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Hockey Alberta is ready for September

In just a few weeks the 2021-22 hockey season will be underway. Players across the province will be on the ice for practices, tryouts, evaluations, games and tournaments. They will be joined by coaches, officials, safety staff, and other volunteers whose hard work ensure that opportunities to play hockey exist across Alberta.

From the onset of the pandemic in March 2020, Hockey Alberta established COVID-related plans for our sport based on the guidance and requirements of the Government of Alberta and Alberta Health Services. As Hockey Alberta prepares for the 2021-22 season, our planning continues to be based on current direction from those bodies. That also means we will adapt to any new directions that may be provided if circumstances change in Alberta.

Currently, the Government of Alberta has no Chief Medical Officer of Health (CMOH) orders that place any restrictions on sport programming. Therefore, Hockey Alberta is preparing for a 2021-22 hockey season with few to no COVID-related restrictions.

At this time, there are no limits on the number of participants on the ice, use of dressing rooms, or access for spectators (unless other requirements are in place through the municipality or facility). Tournaments can be hosted, and Hockey Alberta is planning for the return of provincial championships in March after a two-year hiatus.

In preparation for the 2021-22 season, there is a lot to be done. Here are a few reminders:

  • Member Partnership Presentation – On August 25, a Zoom presentation is being hosted to outline partnership opportunities for Hockey Alberta Members.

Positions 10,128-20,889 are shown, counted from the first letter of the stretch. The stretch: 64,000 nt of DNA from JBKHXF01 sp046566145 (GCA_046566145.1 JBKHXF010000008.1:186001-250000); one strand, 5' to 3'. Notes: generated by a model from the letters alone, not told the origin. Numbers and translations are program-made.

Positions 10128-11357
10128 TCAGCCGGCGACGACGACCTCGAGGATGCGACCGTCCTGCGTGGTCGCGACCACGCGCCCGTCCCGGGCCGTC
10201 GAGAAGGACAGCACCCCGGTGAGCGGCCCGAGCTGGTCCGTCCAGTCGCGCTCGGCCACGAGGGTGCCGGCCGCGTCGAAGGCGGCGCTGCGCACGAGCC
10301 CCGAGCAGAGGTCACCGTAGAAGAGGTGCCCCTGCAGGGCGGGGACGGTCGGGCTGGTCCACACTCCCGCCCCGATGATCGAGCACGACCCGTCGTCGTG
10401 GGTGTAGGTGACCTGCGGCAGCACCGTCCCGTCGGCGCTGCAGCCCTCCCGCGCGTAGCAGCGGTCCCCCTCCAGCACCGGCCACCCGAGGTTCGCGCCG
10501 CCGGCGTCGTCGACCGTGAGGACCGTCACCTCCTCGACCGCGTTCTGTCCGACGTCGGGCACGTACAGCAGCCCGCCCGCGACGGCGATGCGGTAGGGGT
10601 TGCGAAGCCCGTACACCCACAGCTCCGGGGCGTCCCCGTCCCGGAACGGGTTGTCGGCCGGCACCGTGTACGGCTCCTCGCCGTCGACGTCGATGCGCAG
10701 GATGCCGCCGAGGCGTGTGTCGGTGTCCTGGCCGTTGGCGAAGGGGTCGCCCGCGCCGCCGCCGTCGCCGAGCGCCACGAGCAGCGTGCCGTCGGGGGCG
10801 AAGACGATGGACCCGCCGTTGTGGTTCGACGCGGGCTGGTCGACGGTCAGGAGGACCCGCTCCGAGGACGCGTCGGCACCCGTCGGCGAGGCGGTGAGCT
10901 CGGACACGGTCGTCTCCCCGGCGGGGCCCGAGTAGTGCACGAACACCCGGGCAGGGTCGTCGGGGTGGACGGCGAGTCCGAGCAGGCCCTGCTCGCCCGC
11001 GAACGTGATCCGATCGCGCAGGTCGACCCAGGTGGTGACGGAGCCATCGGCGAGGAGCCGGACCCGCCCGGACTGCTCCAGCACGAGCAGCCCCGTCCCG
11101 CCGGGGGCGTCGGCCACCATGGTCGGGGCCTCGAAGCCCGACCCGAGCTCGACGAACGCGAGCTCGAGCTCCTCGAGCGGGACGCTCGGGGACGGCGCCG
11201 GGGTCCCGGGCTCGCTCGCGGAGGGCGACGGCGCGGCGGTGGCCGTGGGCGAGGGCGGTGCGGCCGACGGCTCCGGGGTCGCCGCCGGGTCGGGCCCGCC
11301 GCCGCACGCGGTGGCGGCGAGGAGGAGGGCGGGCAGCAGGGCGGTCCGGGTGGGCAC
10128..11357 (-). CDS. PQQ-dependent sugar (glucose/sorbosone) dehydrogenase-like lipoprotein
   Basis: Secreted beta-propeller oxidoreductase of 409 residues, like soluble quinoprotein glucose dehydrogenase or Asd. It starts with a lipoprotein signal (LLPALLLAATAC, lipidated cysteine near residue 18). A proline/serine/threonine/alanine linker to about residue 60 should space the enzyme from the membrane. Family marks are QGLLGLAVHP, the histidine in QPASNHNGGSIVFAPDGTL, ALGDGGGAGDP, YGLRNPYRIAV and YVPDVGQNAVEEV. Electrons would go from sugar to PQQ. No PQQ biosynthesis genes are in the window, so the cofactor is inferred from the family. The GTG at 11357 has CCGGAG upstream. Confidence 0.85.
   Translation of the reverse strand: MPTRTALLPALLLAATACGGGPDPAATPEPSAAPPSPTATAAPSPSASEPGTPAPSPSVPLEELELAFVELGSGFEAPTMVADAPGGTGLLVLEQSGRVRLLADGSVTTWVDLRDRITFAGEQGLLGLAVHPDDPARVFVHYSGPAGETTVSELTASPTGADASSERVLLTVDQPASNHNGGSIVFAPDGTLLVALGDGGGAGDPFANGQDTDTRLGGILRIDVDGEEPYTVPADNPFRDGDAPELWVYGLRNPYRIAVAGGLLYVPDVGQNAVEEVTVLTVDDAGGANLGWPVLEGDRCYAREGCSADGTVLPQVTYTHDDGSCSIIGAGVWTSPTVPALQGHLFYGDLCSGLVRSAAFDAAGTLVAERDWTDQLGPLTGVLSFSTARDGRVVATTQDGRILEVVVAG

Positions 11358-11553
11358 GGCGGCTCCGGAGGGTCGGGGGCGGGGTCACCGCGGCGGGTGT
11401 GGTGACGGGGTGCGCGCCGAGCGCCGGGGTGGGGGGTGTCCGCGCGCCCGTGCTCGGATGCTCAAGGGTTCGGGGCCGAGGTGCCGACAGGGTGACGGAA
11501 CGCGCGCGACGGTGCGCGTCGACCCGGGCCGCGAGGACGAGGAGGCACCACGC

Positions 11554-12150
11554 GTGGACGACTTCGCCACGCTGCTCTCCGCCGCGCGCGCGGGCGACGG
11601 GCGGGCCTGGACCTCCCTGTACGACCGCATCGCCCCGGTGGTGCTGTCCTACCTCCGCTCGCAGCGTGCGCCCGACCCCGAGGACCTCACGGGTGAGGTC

• Indigenous Hockey Summit – Hockey Alberta’s inaugural Indigenous Hockey Summit will be held August 27-28 via Zoom.
  • Player Registration – All member organizations are currently open and seeking players (MHAs, Recreational Hockey organizations, Para Hockey organizations, Accredited Schools, Junior and Senior Teams).
  • Coach Certification – Clinics are being scheduled, and registration occurs, through the HCR 3.0 platform.
  • Officials Certification – Clinics are being scheduled, and registration occurs, through the HCR 3.0 platform.
  • Tournament Sanctioning – Requests for tournament sanctions are now being accepted through the Centre Ice Portal. Sanctioned tournaments are listed on the Hockey Alberta website.

Hockey Alberta is excited to be planning for the 2021-22 season. But we also want to remind everyone of the ongoing need to be safe and vigilant. Throughout the past 18 months, everyone involved with our sport has focused on the health and safety of our participants. The health and safety of our participants remains paramount.

Hockey Alberta recommends the continuation of the hygiene and sanitization processes that became second nature to us last season. Hockey Alberta is not mandating vaccinations as a requirement to play hockey. However, the Government of Alberta and the Chief Medical Officer of Health have stated the importance of all eligible Albertans getting fully vaccinated as the most effective way in protecting yourself and others.

Finally, we ask everyone to remember that current plans could change at any moment (as we learned last year and even last week with the Government announcement on August 13), based on new decisions or requirements implemented by the Government of Alberta. As changes occur, and as hockey activities are impacted, Hockey Alberta will continue to work with the hockey community and our government partners to adjust and to ensure the safety of our participants is foremost as our sport returns for the 2021-22 season and beyond.

Hockey Alberta is ready and working with our Members and stakeholders, and we will provide regular updates and reminders, as we prepare for the 2021-22 season.


Challenges, opportunities and potential solutions

RED DEER – Indigenous youth face many challenges when it comes to participating in hockey in Alberta.